Panel named to review N.S. apprenticeship program

13-month-old review set to end in about three months

Nova Scotia announced the final phase to its apprenticeship review this afternoon, 13 months after the review began.

Labour and Advanced Education Minister Marilyn More announced that the final phase of the review will consist of an advisory panel of employers who will help make the final recommendations for Nova Scotia’s apprenticeship program.

“I’m looking forward to working with you,” said More of the advisory panel. “To ensure our apprentices are completing their training, that we’re connecting their work and work experience towards good jobs, hopefully in this province.”

The panel is made of nine employers from a broad range of trade fields. Their main task is to advise how to build better connections with employers but will also examine issues such as quicker training, offering more online learning options and raising awareness of career opportunities.

The review, which began in Dec. 2011, started with a discussion paper. The next step was a consultation period, during which hundreds of apprentices, industry representatives, trainers and employers participated. The final changes to the apprenticeship program should be implemented before the year ends, but progress has been outgoing since the review began.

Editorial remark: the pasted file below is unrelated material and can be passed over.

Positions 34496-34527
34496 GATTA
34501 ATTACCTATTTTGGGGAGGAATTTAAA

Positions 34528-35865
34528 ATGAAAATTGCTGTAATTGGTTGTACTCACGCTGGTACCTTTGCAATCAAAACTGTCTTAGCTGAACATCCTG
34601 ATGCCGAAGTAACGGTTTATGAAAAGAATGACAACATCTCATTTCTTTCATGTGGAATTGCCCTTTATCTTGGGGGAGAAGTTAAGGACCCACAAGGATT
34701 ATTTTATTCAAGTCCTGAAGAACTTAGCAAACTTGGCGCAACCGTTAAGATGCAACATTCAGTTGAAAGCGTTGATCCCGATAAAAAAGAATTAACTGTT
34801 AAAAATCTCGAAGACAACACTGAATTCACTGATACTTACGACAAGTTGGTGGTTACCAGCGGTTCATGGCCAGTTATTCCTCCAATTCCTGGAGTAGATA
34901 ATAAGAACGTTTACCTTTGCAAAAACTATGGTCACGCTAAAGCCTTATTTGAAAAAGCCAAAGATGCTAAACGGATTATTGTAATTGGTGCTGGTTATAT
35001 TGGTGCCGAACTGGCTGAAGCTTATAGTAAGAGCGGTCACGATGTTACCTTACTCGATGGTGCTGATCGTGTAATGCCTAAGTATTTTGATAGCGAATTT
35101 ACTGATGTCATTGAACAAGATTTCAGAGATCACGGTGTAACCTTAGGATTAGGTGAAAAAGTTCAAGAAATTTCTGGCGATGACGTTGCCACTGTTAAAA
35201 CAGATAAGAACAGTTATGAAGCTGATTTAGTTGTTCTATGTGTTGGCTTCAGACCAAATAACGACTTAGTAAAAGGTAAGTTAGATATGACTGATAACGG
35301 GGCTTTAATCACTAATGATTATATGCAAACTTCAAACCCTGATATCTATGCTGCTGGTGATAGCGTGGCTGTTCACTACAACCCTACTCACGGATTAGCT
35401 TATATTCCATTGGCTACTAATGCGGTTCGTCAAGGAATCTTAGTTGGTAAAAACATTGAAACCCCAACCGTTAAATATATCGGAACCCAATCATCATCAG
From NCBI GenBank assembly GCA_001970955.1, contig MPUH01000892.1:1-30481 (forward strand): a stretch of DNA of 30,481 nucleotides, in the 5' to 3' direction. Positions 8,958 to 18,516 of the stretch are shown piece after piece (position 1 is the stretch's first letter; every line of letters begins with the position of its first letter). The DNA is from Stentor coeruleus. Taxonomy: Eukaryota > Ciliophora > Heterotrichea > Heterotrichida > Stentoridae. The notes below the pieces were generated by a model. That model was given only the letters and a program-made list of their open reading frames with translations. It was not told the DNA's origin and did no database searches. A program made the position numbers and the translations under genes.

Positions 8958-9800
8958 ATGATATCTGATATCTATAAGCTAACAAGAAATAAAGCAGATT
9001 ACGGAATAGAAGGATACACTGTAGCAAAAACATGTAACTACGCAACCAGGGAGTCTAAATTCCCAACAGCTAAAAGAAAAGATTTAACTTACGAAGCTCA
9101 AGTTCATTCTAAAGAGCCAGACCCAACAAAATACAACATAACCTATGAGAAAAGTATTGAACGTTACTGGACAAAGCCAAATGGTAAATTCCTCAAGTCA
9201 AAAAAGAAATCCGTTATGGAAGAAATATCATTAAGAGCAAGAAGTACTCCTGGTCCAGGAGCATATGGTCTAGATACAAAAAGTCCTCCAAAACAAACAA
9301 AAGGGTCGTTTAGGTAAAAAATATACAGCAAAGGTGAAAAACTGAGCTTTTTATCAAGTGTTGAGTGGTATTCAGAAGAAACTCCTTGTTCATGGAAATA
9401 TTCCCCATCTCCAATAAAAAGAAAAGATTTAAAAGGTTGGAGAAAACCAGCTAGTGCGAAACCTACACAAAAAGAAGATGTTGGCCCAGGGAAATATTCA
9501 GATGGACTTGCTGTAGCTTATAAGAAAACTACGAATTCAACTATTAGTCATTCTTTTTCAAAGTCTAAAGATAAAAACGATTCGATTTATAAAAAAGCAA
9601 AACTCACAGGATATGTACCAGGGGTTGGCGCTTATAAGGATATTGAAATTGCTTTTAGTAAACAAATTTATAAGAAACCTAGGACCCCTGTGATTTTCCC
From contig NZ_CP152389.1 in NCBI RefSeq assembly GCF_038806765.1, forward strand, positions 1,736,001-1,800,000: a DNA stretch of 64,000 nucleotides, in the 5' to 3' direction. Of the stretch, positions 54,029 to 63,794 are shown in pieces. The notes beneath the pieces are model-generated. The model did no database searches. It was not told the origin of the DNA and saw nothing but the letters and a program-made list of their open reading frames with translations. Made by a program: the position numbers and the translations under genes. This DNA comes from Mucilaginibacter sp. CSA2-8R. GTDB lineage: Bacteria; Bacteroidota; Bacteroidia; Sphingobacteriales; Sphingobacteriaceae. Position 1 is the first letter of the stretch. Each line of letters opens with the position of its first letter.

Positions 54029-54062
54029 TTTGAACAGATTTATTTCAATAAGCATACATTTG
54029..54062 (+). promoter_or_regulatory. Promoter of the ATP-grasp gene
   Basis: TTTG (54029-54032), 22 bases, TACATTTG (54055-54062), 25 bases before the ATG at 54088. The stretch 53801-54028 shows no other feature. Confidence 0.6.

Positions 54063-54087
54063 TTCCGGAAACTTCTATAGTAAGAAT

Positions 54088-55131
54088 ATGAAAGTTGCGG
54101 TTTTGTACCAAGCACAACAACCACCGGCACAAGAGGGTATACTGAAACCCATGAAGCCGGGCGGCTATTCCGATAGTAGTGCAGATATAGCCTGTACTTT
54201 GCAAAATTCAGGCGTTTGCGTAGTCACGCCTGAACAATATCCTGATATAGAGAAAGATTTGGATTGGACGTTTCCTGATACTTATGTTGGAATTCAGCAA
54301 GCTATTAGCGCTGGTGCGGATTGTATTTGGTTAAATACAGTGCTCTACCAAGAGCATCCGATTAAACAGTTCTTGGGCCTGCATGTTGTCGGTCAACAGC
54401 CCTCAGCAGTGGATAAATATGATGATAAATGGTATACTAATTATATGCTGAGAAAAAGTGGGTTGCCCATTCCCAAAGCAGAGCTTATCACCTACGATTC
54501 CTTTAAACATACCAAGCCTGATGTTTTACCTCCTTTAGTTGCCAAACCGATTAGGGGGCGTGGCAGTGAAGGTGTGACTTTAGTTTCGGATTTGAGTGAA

The province has already fixed some problems with the program, though. Before last August, the province didn’t recognize hours earned towards apprenticeships, which were earned outside of Nova Scotia. Now, the 5,866 registered apprentices in Nova Scotia are free to find apprenticeships in other provinces, while still having those hours count towards their apprenticeship.

“While the current system works well in many ways, we are listening to apprentices, employers and others about challenges and opportunities for improvement,” said More.

Rick Clarke, a member of the advisory panel and president of the Nova Scotia Federation of Labour, says he has a couple of issues to raise.

“I’ve heard from younger workers having problems when they’re going out west and then younger workers having difficulties getting in because of the ratio issue,” said Clarke. “Those are areas I’m going to have my eyes open for.”

The panel will begin meetings at the end of the month, and are expected to meet for two or three months. This is the first review of the apprenticeship program in 10 years.

The advisory panel

  • Nan Armour – Executive Director of Hypatia Association /Women Unlimited
  • Alex Paul – Director of Unama’ki Economic Benefits Office
  • Brian McCarthy – Vice President of Irving Shipbuilding
  • Corey Bell – President of J.W. Lindsay Enterprises Ltd.
  • Jack Wall – Business Manager of Sheet Metal Workers and Roofers International Association
  • Heather Cruickshanks – L.E. Cruickshanks Sheet Metal Ltd.
  • Rick Clarke – President of Nova Scotia Federation of Labour
  • Don Bureaux – President of Nova Scotia Community College
  • Joe Rufferham – Director of Apprenticeships for Labour and Advanced Education